Common Home Inspection Deficiencies

Landscaping Issues

Grading describes surface elevation changes when compared to other areas around or near the house. Proper grading is when the grade or slope of the elevation slopes downward and away from the home at a rate of 1″ per foot forpoor-foundation-drainage the first 6′ and then a continued slope for at least 10′ from the foundation.  In the case of new homes, there will almost certainly be at least a gentle slope (swale) away from the house because building codes require that water drain away from the foundation. If the home is older, the homeowner may have made changes to the grade when adding a flower bed and inadvertently caused water to flow back toward the house.  Do not use stone or gravel around the exterior of your home as water will pass right through the gravel until it hits solid soil.  In over 20 years of inspecting homes the two most common reasons for moisture in a basement has been due to poor grading and gutter downspouts discharging into low areas or along the foundation.

Roof Defects

Fiberglass shingles typically have a life expectancy of approximately 15 years.  Once the granular protection starts failing the shingles will start cupping and curling.  Some common roof problems found in home inspections include a failing structure (sagging), poor installation or workmanship, leaks, missing/damaged shingles, improperly installed flashing’s, and clogged gutters and downspouts.  To save money, homeowners sometimes add a new layer on top of old or damaged shingles. While this does solve the immediate problem, it’s a sign that a roof replacement is in the future. Since the old layer is just covered up and ignored, any original rotting or deterioration issues are not addressed. The cost of removing shingles and dump fees are also passed on to the home buyer.  Read about Cottage Roof Structures

Foundation Defects

Many home buyers are greatly concerned about small cracks in their concrete foundation.  In extreme cases the foundation might be cracked or crumbling or separating from itself in different areas, which might require repair andConcrete Foundation Repair Required maybe even replacement.   Many hairline cracks are caused by shrinkage and typically require no action.  Larger cracks, usually caused by settlement, can be repaired by injection.  Many times when a house settles the concrete will crack on opposite sides of home due to the house settling.  Generally this is not an issue and unless water is passing through crack no action is required.  Some methods of repair include foam injection or sealing with “Blue Skin” membrane.  Any horizontal cracks are usually the result of structural movement and a structural engineer should be consulted for repair.  Read about Structural Home Inspections

Electrical Defects

By far the most common electrical deficiency that I find during a home inspection is um-secured electrical cables.   The most common area is electrical cables being added to main electrical panel.  Canadian Electrical Code requires that electrical cables be secured within 12 inches (300 mm) of electrical boxes.  When stapling electrical cables only one cable per staple is permitted unless there is manufactures documentation permitting more.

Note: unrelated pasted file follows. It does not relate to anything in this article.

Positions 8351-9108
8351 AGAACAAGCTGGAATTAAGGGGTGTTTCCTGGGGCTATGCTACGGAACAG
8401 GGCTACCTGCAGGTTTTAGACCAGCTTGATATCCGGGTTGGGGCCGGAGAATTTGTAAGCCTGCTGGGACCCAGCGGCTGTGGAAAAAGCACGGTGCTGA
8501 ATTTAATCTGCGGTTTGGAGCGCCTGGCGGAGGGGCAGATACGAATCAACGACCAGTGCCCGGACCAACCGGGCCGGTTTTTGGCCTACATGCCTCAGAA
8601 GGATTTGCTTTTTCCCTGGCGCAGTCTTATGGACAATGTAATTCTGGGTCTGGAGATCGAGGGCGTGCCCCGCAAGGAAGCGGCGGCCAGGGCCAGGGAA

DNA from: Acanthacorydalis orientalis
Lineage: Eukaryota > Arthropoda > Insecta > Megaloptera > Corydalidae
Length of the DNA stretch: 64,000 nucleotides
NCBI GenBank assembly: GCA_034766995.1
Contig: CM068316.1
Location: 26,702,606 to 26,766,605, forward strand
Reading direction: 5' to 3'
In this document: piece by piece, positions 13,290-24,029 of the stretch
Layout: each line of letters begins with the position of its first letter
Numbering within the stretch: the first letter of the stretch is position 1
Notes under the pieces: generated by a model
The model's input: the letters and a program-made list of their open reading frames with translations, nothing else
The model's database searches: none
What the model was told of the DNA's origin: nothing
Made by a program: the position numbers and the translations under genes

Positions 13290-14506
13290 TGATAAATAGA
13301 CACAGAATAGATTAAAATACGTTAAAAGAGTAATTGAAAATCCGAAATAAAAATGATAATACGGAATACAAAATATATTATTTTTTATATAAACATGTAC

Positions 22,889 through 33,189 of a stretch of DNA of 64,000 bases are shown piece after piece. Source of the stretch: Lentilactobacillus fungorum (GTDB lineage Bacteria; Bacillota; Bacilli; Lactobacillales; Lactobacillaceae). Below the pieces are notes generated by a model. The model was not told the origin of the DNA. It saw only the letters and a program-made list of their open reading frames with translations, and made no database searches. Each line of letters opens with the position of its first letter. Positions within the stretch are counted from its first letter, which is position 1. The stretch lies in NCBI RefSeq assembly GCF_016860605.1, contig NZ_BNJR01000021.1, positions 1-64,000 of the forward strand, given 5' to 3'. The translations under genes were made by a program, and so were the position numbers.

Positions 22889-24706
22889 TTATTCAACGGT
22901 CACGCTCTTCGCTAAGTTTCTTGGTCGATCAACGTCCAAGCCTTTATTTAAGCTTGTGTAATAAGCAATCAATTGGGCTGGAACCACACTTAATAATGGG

Reversed polarity is another common defect.  This occurs when hot and neutral wires are reversed when connected to an outlet.  This has become more common with electrical outlets having “push in” connections on the back of the outlet.  Reversed polarity is a safety hazard and should be fixed by a licensed electrician.

Un-protected electrical cables require protection from mechanical harm when installed less than 1.5 m from floor or grade.  Exterior electrical cables also have to rated for use on exterior and also require protection from mechanicalUnprotected Electrical Cable damage if less than 1.5 m from grade.

Unfinished ceilings often have electrical cables in contact with heating ducts.  Rule 12-506 – The electrical code requires a minimum air space of 25 mm (1″) between the cable and heating ducts or piping. 
As an alternative, the electrical code permits a thermal barrier conforming to the Ontario Building Code to be installed between the cable and the heating duct so as to maintain an ambient temperature at the conductor of not more than 30° C. Fiberglass thermal insulation is one example of a thermal barrier that conforms to the Ontario Building Code.

Romex Cable being run through metal studs without approved accessories.  Read more about Electrical and Metal Stud Rules

Century Home Inspections

Inspecting a home over a 100 years old requires a lot of knowledge and experience.  These homes can have issues with foundations, asbestos, galvanized plumbing, knob & tube wiring and structural issues.  Read an in depth article on Inspecting Century Homes.

Asbestos Testing

Asbestos is a mineral fiber. It can be positively identified only with a special type of microscope. There are several types of asbestos fibers. In the past, asbestos was added to a variety of products to strengthen them and to provide heat insulation and fire resistance.  Bulk samples are examined under a special microscope, this is the only method to determine if any asbestos is present. Asbestos is a term used to refer to six naturally occurring silicate minerals. All are composed of long and thin fibrous crystals, each fiber being composed of many microscopic ‘fibrils’ that can be released into the atmosphere by abrasion and other processes.  Read more about Asbestos Testing